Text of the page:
Botanic Gardens Trust, Sydney, Australia

Portulaca oleracea


Pigweed or Purslane

Parnamula, pirla to Paakantyi people


Pigweed is an annual - it completes its life cycle in a year. It has a thickened taproot and fleshy stems growing up to 25 cm along the ground. The yellow flowers appear in August through March.

Where it is found

Pigweed is found Australia-wide. In New South Wales it occurs from the coast to the far western plains.


  • The tiny black seeds are one of the most important bush foods of inland Australia, containing up to 20 per cent protein and 16 per cent fat. Joseph Maiden (1889) reported that Aboriginal people ‘pulled up the plants, throwing them in heaps, which after a few days they turn over and an abundant supply of seed is found to have fallen out’. The seed is processed by grinding it on a flat rock with a hand-held stone. The resulting flour is made into a damper. Low (1989) comments that the oil from the seeds staions the grinding stones.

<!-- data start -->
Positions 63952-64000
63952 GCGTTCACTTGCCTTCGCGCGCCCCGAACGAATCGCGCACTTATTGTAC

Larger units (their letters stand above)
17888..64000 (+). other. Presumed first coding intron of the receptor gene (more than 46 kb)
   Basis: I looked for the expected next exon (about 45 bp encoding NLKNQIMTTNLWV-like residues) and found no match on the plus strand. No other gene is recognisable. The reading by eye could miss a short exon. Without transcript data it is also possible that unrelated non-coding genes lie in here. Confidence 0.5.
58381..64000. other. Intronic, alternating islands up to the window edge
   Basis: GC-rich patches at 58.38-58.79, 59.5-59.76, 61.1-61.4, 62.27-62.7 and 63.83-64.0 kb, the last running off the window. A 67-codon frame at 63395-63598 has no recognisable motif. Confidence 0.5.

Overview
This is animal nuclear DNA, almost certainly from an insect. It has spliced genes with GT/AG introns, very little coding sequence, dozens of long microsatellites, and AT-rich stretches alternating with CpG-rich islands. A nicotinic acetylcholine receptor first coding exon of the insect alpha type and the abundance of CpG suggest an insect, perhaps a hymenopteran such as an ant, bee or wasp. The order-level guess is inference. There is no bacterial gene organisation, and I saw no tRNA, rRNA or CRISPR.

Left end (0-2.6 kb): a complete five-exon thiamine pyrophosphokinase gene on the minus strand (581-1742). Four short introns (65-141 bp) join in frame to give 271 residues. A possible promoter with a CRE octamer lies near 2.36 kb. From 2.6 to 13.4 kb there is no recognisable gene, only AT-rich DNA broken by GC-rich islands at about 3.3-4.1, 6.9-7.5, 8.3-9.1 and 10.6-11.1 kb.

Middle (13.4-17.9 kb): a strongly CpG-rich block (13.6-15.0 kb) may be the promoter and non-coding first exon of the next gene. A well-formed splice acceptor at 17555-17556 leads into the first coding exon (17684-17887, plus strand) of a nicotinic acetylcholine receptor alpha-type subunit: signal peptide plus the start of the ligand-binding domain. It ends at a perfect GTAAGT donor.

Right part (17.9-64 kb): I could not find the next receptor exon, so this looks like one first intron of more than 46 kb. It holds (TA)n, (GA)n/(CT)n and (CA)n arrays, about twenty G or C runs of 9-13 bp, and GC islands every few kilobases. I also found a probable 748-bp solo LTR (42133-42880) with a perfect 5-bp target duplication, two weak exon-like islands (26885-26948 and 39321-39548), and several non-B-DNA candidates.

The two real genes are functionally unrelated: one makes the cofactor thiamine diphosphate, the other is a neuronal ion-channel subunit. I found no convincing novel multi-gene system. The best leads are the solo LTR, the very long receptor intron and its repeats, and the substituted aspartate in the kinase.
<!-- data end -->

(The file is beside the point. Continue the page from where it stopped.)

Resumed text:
• The leaves and stems are also edible. They can be pounded into a mush and eaten raw, cooked as a vegetable or added to salads.

Further information

Click here for further information on Portulaca oleracea.

Portulaca oleracea
The seeds, leaves and stems of Pigweed (Portulaca oleracea) are edible. Aboriginal people across the outback call it munyeroo. Photo: Tony Rodd.

Portulaca oleracea: flowers and leaves, seed, stem, habit.